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Publication date: Tuesday, 25 February 2016
The Department of Justice has been very active in addressing disability issues through the work of our Diversity Services Unit. In NSW, an individual with a hearing impairment who is summonsed to jury duty can participate in the jury process through the use of infrared hearing systems.
This system is available in all courts across the state, with the system permanently located in all metropolitan courts and portable kits available for use in smaller regional locations.
The infrared hearing systems provide clear, enhanced audio for individuals who have hearing receivers. Where a person does not have a receiver or cannot use their own receiver, on contacting the relevant court or the Office of the Sheriff with sufficient notice, arrangements can be made for a receiver to be made available. Real-time captioning can also be made available for the presentation of evidence within the courtroom, however the Jury Act 1977 does not make provision for real-time captioning to be used during jury room deliberations by members of the jury. Real-time captioning would introduce a non-jury person, who is not summoned and selected through the random ballot process or sworn in by the court, into the jury deliberation room. The jury deliberation process is confidential and jurors are required to maintain this confidentiality. Supporting a non-sworn person in the jury deliberation room creates a risk that this additional person could influence a juror or the jury and their decision-making process.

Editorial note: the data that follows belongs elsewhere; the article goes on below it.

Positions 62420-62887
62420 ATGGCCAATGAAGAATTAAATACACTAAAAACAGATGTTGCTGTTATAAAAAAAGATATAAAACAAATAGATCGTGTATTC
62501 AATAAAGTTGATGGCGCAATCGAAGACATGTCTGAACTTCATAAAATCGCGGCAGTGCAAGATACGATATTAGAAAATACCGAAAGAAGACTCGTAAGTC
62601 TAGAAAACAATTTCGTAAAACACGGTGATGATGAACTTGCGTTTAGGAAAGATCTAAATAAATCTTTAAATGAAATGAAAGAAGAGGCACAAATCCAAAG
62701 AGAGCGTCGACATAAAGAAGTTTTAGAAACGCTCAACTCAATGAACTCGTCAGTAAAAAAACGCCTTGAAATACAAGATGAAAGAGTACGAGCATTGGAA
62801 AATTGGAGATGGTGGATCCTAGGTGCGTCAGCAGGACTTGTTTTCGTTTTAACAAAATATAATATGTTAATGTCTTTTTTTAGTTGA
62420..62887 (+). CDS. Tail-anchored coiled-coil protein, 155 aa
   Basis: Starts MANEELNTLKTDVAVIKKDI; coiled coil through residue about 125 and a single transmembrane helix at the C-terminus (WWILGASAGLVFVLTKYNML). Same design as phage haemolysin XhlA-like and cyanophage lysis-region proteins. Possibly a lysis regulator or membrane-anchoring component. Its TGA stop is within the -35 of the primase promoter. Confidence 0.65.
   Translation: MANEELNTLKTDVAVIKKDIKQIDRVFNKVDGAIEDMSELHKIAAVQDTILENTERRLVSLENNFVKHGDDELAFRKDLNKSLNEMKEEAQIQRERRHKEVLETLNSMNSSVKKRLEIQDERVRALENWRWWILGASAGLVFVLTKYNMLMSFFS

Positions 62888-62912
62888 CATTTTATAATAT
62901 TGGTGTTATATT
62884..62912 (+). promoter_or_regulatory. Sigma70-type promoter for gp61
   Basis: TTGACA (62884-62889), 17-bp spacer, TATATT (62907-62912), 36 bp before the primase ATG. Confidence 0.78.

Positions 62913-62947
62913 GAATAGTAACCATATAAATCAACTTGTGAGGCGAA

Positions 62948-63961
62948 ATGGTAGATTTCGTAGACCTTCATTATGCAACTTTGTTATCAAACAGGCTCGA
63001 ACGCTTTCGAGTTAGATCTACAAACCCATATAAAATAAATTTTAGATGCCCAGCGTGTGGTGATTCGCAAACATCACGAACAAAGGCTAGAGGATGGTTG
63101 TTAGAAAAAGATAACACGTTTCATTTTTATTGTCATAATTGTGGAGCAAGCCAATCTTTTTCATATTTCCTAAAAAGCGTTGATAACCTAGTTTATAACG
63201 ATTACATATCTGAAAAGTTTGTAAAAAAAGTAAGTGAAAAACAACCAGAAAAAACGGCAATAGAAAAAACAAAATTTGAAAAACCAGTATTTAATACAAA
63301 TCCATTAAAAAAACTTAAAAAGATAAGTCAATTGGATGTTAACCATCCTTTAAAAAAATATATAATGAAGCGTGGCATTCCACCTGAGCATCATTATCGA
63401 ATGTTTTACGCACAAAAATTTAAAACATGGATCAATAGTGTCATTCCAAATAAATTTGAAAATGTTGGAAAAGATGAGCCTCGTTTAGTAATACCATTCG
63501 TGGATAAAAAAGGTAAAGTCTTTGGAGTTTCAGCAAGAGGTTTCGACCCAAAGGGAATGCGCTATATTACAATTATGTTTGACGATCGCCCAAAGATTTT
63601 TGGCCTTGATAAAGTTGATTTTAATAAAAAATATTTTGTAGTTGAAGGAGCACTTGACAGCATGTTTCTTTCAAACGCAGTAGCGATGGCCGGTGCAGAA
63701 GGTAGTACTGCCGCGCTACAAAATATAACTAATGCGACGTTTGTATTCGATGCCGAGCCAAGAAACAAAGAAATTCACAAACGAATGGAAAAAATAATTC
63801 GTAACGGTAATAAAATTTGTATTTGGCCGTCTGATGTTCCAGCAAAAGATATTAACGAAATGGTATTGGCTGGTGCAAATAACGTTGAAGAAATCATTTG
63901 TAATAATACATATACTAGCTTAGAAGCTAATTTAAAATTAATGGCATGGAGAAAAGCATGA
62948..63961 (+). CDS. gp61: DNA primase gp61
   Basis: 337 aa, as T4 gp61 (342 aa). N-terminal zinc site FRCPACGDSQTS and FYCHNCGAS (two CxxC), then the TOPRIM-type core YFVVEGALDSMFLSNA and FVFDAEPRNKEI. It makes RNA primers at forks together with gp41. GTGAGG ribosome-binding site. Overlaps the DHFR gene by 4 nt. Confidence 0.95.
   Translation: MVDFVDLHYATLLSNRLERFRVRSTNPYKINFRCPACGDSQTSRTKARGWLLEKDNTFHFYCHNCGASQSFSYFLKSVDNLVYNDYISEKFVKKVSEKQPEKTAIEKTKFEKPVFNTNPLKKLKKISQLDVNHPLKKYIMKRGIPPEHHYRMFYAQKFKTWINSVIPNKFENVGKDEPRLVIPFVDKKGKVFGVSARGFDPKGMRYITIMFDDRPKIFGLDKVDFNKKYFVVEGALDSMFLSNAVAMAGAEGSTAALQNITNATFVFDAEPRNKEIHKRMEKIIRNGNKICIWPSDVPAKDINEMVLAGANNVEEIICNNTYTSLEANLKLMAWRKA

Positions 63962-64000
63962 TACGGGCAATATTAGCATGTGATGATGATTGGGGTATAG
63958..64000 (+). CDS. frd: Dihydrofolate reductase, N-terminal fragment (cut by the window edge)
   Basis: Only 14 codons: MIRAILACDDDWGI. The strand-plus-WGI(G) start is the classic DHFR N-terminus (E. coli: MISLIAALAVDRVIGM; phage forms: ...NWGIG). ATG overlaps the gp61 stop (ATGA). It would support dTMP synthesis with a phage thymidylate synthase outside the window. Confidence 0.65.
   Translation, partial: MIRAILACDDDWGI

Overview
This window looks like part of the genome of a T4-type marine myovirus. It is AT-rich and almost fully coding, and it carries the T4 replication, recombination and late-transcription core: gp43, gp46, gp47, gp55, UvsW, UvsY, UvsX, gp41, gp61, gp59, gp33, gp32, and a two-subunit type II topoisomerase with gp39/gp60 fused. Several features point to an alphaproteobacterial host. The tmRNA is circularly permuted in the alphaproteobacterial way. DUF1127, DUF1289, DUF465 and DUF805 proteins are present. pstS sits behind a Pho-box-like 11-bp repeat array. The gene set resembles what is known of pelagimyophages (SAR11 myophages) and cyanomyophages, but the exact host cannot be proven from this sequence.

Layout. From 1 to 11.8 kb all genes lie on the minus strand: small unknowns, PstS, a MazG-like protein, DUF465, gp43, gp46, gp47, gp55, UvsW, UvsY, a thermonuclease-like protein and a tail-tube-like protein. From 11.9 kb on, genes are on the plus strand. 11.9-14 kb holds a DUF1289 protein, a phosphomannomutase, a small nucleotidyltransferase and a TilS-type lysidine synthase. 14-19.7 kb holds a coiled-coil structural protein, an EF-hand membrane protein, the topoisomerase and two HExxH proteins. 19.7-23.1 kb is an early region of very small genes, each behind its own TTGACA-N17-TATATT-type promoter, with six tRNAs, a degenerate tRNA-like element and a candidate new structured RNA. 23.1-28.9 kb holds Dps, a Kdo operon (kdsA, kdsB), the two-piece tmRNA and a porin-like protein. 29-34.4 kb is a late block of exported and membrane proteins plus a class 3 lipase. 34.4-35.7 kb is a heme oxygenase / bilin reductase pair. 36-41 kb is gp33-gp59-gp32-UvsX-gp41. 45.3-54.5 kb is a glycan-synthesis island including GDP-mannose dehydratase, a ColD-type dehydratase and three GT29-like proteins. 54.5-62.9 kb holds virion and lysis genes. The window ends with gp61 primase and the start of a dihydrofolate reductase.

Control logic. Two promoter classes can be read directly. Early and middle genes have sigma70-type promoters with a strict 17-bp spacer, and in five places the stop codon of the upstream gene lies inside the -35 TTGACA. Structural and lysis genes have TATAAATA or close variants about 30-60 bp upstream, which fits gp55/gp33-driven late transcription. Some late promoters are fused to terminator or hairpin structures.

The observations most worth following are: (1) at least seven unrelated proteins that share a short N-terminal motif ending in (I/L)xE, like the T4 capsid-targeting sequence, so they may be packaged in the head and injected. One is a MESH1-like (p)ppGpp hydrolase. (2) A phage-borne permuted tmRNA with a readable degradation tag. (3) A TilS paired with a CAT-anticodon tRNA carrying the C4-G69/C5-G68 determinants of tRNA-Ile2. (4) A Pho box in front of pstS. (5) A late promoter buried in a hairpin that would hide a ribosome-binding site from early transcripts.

Whilst reasonable adjustment is operationally available, the NSW Government has not approved reasonable adjustment for profoundly Deaf jurors due to the issue of introducing additional unsworn individuals into the Jury Deliberation Room.
The government also held concerns regarding the accuracy and interpretation of evidence provided. Evidence in court can be presented in many forms including ERISP (electronically recorded interviews with suspected persons) and phone taps and, as a large component of this evidence is related to tone and pace and nuances of speech, these elements can be lost in transcripts alone.
In The Government Response to Law Commission Report 114 (June 2010), the recommendation to support profoundly deaf jurors was not supported by the NSW Government. In subsequent years, the Sheriff has managed any applications by persons who are profoundly deaf by excusing them using the provisions of the Jury Act. On one occasion two profoundly deaf people, only one of whom was a summoned juror, commenced proceedings in the Australian Human Rights Commission. These proceedings were mediated without a resolution. These matters and one other have been raised at the UN hearings in The Hague. NSW provided information to the Commonwealth via Department of Premier and Cabinet. The participation of deaf persons in jury service also requires the careful balancing of the rights of the accused person to a fair trial and the rights of a person with disability to participate in the justice system. The defendant's right to a fair trial must be weighed against the rights of a person with hearing loss.
The inclusivity issue being considered in respect of deaf people should be also considered in respect of blind people and those who do not speak English, the latter being a significant demographic across NSW. The reasonable adjustments required would be similar for these groups.
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